The MRC/Wits-Agincourt Unit has enjoyed the support of its host communities for over 20 years. Since the inception of the unit in 1992, community consent for all research activities was obtained from both civic and traditional leadership, and verbal or signed consent continues to be obtained at household and individual level. However, community-based surveillance work over a prolonged period rests on stable long-term relationships which need to be nurtured and fostered.
Primary relationships are between the Unit’s Public Engagement Office (PEO), the elected village Community Development Forums and the indunas of the 28 villages in the study site. The real public face of the Unit is it’s fieldworkers, who are trained to ensure that they are able to conduct informed consent and answer questions from potential participants with sensitivity.
An effective PEO , working together with the public, service providers, researchers, fieldworkers and management enable effective and appropriate community engagement with research.
- To build an evidence base on an effective means of community partnership in a long term demographic surveillance site through:
- Learning and adding value to research: enabling two way learning opportunities between researchers and community members, maintaining community willingness to participate in research, and ensuring dignity of research participants.
- Information dissemination: enabling the research site community and service providers to have access to and make effective use of research results.
- Networking and Community engagement: enabling effective and appropriate community participation in guiding and informing research processes in the site, and developing an appropriate participant support programme.
How does community governance work in the Agincourt HDSS study area?
The field site covers 28 administrative villages in the Bushbuckridge sub-district of the Ehlanzeni District of the Mpumalanga Province of South Africa. Administrative villages are defined by the municipality and the traditional authorities. (There are 31 research villages, as the former Mozambican villages have been given a unique status in the Agincourt database. For more information about how number of villages has changed over the years, download this broadsheet). 13 of these villages fall under the Amashangana Traditional Council, 14 under the Jongilanga Traditional Council, 1 under the Hoxane Traditional Council. Although the political power of the traditional councils has decreased considerably since 1994, they are still respected leaders in the community, and are consulted on most matters affecting development.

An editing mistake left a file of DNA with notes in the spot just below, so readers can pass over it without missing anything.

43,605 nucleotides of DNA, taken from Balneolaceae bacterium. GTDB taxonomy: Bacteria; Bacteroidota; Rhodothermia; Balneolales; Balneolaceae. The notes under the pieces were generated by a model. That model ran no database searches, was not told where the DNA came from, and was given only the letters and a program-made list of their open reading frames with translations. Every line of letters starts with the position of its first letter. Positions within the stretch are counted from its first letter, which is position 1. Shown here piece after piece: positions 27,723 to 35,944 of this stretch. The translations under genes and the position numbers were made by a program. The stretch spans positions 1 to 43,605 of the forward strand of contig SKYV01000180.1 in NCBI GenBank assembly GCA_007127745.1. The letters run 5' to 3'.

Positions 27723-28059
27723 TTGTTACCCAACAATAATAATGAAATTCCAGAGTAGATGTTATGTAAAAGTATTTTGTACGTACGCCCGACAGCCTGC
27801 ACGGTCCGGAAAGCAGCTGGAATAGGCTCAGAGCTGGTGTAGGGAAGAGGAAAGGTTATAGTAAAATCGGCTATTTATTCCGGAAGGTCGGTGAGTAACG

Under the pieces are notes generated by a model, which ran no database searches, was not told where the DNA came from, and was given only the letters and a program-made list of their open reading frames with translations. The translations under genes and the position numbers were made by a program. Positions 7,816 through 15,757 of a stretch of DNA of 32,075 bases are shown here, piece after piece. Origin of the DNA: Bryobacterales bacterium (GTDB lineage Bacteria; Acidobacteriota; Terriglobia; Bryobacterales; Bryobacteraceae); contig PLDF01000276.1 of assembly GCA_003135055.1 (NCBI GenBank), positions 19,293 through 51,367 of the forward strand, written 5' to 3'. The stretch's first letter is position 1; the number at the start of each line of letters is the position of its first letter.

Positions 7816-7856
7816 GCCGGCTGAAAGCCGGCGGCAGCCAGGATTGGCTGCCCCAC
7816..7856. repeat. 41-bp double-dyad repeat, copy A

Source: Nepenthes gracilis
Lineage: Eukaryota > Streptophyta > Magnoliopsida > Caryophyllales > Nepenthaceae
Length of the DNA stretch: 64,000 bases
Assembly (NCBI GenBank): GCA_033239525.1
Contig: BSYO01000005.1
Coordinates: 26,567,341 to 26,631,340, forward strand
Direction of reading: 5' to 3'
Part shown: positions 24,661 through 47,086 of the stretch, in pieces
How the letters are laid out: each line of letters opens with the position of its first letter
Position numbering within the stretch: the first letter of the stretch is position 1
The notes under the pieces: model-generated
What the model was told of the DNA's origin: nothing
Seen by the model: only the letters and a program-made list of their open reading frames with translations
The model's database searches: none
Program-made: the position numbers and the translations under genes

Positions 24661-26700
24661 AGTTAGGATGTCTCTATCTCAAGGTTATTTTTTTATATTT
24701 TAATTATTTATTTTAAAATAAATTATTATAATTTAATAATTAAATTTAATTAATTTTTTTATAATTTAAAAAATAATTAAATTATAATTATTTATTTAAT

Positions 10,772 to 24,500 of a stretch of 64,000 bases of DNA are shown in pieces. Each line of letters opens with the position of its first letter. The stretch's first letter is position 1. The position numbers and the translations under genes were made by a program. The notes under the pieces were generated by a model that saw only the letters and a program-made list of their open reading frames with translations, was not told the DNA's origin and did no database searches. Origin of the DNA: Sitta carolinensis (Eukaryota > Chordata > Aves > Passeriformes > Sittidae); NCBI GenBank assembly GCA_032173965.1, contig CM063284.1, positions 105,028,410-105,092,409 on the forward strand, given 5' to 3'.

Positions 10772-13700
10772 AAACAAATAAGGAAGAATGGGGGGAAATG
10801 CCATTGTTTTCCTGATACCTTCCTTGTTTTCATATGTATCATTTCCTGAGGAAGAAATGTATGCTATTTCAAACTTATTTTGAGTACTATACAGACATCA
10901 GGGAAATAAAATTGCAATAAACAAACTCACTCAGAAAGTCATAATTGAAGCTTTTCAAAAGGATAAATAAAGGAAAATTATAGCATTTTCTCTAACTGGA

Local governance operates at three levels – Municipal, Ward and Community Development Forum (CDF). There are 8 municipal wards represented in the Agincourt Field site, each of which has a ward councillor who is accountable to the municipal offices and to the CDF. Each village CDF is made up of two representatives from every Community Based Organisation in the village, and the Induna (Chief) as a representative of the Traditional Council. Before the CDF is formally recognised by the municipality, issues such as gender representation are investigated to ensure that it complies with government regulations concerning gender and disability representation. Each five villages elects a paid ward councillor two years after every national election for a five year term (renewable three times). This ward councillor, together with the ward council (one person from each of the 5 CDFs) represents village concerns to the municipality. The Indunas of each village meet at their respective Traditional Council offices once or twice a week.
All the CDFs, Indunas. Ward Councillors and local Municipal Officers in the field site are well known to the PEO team, and there is a good working relationship between the team and village leadership. The PEO meets with the CDFs when required either at the regular CDF meetings, or at a special CDF meeting requested by the PEO or by the CDF. If the PEO wants to meet with the Traditional Council, visits can be arranged on the day that all the Indunas have their regular joint meetings.
The PEO’s Interaction with Communities
Routine interaction includes informing village leaders and communities of forthcoming census updates and research projects, well-prepared feedback and discussion of research findings at village meetings, village leadership meetings and clinics and regular production of village “fact sheets” to support local development initiatives. Example of a village fact sheet. Household fact sheets are also given to each household during the annual updates – click here for an example of the one for the whole HDSS. Each village also has their own household fact sheet. The most recent fact sheets for each village are to be found at the end of this page. Contributions from all research projects conducted in the site are an expectation. Example of a research project fact sheet. All village fact sheets and research project facts sheets are translated prior to circulation in the community.